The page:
Noel Whelan: Brendan Howlin is the right choice for Labour

Real test of party’s leadership will be the next election - whenever that comes

Brendan Howlin, above. “The new Labour party leader is also an effective parliamentary performer and a shrewd tactician.” File photograph: Eric Luke/The Irish Times

Brendan Howlin, above. “The new Labour party leader is also an effective parliamentary performer and a shrewd tactician.” File photograph: Eric Luke/The Irish Times

 

One of the most effective political posters in recent years was erected by the Labour Party along the canals in Dublin about ten days before the 2011 general election. At that point in the campaign it was clear that Fine Gael was going to lead the next government and it seemed it might even be able to form a government without Labour.

The poster featured a large rose and a single slogan: “Le Chéile.” This appeal to traditional Irish social solidarity was perfect in its timing. The Fianna Fáil- Green Party government were set to be unceremoniously turfed out. For many voters, however, there was an underlying concern that a Fine Gael-only government would be harsh or socially regressive in is implementation of austerity.

Reading accounts of the internal workings of the 2011 Labour campaign, including Eamon Gilmore’s own memoirs it is clear there was some disagreement among the party’s strategists and politicians about how to respond to the fear of a Fine Gael surge.

Instead of emphasising this generalised but effective “Le Chéile’ message, Labour opted instead, in the dying days of the campaign, for a cruder approach of promising specific outcomes from Labour’s inclusion in government. These were most colourfully depicted in the now infamous “Tesco-style” newspaper ads in which Labour promised, among other things, to fight against an increase in tax on wine.

Austerity policies

The political pressures arising from the imposition of austerity policies, the fact that Labour stood over a sequence of socially regressive budgets and the perceived failure to implement some of these overblown election promises undermined Labour support well in advance of the 2016 election.

The scale of the loss suffered by the Labour Party last February is worth reiterating. They won 37 Dáil seats in 2011 but won just seven in 2016. They received almost 20 per cent of the vote in 2011 but just under 7 per cent last February.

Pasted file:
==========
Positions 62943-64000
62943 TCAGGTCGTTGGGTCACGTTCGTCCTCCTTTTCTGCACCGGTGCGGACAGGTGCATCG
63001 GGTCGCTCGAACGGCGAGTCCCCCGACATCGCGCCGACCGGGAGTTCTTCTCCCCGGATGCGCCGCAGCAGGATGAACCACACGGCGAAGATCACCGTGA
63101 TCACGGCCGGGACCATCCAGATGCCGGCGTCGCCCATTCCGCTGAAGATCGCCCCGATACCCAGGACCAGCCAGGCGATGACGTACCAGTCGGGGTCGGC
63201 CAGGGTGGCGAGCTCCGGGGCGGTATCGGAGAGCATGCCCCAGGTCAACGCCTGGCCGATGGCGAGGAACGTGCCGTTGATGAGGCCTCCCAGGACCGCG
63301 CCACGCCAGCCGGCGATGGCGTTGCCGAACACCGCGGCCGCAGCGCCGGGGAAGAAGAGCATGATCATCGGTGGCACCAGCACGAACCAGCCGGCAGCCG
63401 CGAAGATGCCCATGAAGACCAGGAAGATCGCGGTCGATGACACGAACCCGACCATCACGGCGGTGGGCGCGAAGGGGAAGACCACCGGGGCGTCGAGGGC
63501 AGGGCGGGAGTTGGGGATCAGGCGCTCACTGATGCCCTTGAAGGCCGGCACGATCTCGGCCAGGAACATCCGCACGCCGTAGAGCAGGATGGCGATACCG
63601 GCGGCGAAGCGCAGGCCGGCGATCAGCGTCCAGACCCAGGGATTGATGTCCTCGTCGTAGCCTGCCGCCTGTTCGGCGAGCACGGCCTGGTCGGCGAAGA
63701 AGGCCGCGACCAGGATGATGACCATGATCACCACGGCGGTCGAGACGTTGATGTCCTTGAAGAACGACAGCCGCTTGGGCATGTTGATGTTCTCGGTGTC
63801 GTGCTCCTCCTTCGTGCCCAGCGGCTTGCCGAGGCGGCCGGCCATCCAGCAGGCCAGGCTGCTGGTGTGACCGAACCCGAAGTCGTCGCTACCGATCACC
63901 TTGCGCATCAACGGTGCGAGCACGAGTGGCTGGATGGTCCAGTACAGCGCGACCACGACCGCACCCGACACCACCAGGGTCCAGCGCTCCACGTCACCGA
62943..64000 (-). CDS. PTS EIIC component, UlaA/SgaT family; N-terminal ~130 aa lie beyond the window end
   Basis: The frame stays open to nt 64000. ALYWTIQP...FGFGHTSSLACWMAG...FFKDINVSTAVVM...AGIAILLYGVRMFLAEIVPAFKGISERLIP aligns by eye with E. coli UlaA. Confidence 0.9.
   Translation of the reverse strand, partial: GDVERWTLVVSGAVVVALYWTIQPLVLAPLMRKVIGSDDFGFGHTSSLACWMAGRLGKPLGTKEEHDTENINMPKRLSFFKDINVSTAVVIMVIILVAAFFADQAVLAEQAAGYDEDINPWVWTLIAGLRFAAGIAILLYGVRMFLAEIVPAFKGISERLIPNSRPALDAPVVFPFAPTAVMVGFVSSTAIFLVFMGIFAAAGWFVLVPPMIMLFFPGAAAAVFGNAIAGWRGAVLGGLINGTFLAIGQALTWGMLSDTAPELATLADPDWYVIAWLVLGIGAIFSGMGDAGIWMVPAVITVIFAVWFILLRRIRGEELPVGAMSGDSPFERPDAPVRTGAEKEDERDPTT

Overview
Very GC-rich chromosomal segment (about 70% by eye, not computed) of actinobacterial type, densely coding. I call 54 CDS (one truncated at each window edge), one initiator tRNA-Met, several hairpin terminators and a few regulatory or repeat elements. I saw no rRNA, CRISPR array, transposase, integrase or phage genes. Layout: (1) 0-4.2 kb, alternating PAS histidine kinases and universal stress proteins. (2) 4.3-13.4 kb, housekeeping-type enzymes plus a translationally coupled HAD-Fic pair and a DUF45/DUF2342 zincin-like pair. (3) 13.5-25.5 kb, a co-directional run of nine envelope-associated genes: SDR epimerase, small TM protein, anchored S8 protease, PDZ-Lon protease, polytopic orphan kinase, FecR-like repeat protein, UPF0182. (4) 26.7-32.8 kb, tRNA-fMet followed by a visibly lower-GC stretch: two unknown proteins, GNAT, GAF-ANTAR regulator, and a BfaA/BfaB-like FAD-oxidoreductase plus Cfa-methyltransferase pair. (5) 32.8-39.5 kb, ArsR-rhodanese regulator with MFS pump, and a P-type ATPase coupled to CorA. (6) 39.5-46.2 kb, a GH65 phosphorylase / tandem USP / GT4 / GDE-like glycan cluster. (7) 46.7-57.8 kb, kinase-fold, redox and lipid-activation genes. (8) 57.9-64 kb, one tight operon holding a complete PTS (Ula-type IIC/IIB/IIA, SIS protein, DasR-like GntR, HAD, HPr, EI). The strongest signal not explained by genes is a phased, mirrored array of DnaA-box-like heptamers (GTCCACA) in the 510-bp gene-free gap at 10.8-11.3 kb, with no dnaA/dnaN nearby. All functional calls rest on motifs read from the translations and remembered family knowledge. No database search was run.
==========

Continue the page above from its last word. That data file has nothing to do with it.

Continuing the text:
In per capita terms Labour’s collapse in 2016 was much greater than that suffered by Fine Gael in 2002 and by Fianna Fáil in 2011.

The recovery made by Fine Gael and Fianna Fáil after those elections cautions against any early predictions of Labour’s complete demise. It is, however, worth noting again that no party is owed an existence and that just because an entity or organisation has been a prominent feature of public life for decades doesn’t means it will always survive.

Labour, however, has experienced dramatic setbacks on this scale previously. In fact, Labour has had one of the most volatile patterns of electoral performance of any party in western democracy.

Having regard to the vulnerable state of the party and the precarious state of the new Dáil, Labour made the right choice in selecting Brendan Howlin as its leader even if it was without letting the party membership vote on the matter.

It might seem strange that at a time which calls out for renewal, the party would turn to its longest-serving deputy for leadership, although the other three main political parties also have leaders who have been TDs of very long standing.

Howlin served with my late father on Wexford County Council more than 25 years ago. All in Wexford politics speak of Howlin’s decency and competence. They also attest to his pedigree as a champion for workers.

Howlin did an extended interview with Miriam O’Callaghan on RTÉ radio on Sunday morning where, for the first time, listeners got a more comprehensive picture of his background and formation. He may not be as colourful a chatshow interviewee as Alan Kelly, but Howlin has an interesting personal and political story to tell.

The new Labour leader is also an effective parliamentary performer and a shrewd tactician. He was impressive at Leaders’ Questions in the Dáil this week. The Labour Party also succeeded in inflicting the first substantial defeat on the Government by persuading the other Opposition parties and Independents to support a private members’ motion calling for enhanced rights for low-pay workers.

Public attitude

The real test of his leadership, of course, will be the next election, whenever that comes. Howlin himself says he expects an election within a year.

It is difficult to see what could give rise to a dramatic shift in public attitude to the Labour Party in the next year or two. Changing the leader from Joan Burton to Howlin is likely to have as little effect in that regard as changing the leader from Gilmore to Burton had.

Labour lost some of its seats in February by only a few hundred votes, but of course surviving deputies such as Burton, Jan O’Sullivan and Alan Kelly only held their seats by a few hundred votes while Willie Penrose only held his by a handful.

With significantly diminished personnel and funding and perhaps very little time the task facing Howlin and the Labour Party appears daunting.

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